Yesterday the Obama Administration announced its support for baseline consumer privacy legislation. This is the first time in history that the White House has called for a baseline consumer privacy bill. In a Senate hearing entitled The State of Online Consumer Privacy , Commerce Department Assistant Secretary for Communications and Information Lawrence Strickling acknowledged  that the United States’ current patchwork of data privacy laws is insufficient and called for "[a]n overarching set of privacy principles on which consumers and businesses can rely could create a stronger foundation for consumer trust in the Internet." Accordingly, he said, "The Administration urges Congress to enact a ‘consumer privacy bill of rights’ to provide baseline consumer data privacy protections."
The Administration’s support is good news. It is the latest voice in a growing chorus of support for modern privacy protections online. Today’s hearing comes in the wake of a flurry of activity: dual privacy reports from the Federal Trade Commission  and the Department of Commerce , a vigorous discussion focused on "Do Not Track" policies  and tools, and a number of congressional bills. Most recently, Senators John McCain and John Kerry have been circulating draft privacy legislation—a sign of bipartisan progress—and garnering industry support.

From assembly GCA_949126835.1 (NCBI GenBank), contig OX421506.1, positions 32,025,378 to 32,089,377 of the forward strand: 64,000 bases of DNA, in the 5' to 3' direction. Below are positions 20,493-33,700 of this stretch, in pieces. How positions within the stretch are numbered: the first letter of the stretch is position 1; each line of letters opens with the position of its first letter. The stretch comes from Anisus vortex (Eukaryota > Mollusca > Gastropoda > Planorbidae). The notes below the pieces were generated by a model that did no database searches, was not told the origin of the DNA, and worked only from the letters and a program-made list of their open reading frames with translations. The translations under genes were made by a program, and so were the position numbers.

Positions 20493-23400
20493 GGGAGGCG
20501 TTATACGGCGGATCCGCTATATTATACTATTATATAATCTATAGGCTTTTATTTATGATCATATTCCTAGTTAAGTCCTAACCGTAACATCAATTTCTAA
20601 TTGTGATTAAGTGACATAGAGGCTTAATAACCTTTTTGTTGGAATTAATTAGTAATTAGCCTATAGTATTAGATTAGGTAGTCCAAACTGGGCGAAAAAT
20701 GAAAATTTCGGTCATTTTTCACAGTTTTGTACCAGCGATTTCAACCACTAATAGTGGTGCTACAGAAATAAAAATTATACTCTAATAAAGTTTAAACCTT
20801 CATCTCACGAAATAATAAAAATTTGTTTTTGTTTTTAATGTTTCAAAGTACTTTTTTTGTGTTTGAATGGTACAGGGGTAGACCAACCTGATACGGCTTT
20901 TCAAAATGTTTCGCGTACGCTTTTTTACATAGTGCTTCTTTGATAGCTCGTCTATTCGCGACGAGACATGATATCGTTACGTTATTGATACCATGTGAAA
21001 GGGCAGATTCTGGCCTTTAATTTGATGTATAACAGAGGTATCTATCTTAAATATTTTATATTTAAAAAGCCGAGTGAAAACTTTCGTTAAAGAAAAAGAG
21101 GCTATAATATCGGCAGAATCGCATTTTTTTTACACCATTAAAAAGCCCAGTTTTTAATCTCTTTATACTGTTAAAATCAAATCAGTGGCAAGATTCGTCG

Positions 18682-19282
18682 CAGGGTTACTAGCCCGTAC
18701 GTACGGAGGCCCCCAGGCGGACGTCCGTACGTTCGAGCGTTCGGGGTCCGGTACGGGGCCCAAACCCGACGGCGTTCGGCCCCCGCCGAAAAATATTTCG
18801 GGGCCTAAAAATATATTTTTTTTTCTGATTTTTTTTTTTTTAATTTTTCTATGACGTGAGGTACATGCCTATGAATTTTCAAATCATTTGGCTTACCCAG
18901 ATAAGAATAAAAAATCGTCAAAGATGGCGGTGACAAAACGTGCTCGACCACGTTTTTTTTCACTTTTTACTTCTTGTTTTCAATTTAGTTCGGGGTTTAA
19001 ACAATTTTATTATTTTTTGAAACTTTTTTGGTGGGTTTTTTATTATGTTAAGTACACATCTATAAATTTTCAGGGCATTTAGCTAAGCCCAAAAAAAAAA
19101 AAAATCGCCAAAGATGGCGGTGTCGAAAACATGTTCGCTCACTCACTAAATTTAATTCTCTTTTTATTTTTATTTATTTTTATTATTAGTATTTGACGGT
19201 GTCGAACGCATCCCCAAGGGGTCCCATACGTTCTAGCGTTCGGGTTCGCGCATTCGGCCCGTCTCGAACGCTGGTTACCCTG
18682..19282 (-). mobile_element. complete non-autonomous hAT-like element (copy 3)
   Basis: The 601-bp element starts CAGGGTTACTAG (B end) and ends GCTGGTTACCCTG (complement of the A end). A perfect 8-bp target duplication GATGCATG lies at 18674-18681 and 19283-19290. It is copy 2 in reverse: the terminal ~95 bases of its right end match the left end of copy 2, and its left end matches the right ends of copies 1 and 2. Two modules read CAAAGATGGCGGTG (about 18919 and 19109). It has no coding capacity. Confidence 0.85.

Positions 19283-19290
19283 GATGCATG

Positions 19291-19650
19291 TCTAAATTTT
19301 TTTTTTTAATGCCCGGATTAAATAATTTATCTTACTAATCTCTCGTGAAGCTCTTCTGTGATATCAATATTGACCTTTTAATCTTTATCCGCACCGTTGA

The Commerce Department recommended today a comprehensive framework to implement the Fair Information Practice Principles (pdf ), a collection of agreed-upon principles for the handling of consumer information. With these broad principles as a baseline, the FTC, industry, and consumer groups could work together to build binding codes of conduct that are appropriate and adaptable. This is a strong, flexible methodology that will permit data privacy protections to stay current without repeated Congressional intervention.
The momentum for privacy legislation continues to build. The Administration's vision for a comprehensive consumer privacy bill echoes CDT’s advocacy of more than a decade. As businesses increasingly  recognize  that the U.S. needs a privacy protection framework to enable U.S. companies to compete in the world data economy, we are enthusiastic that baseline privacy law is closer to becoming a reality for consumers.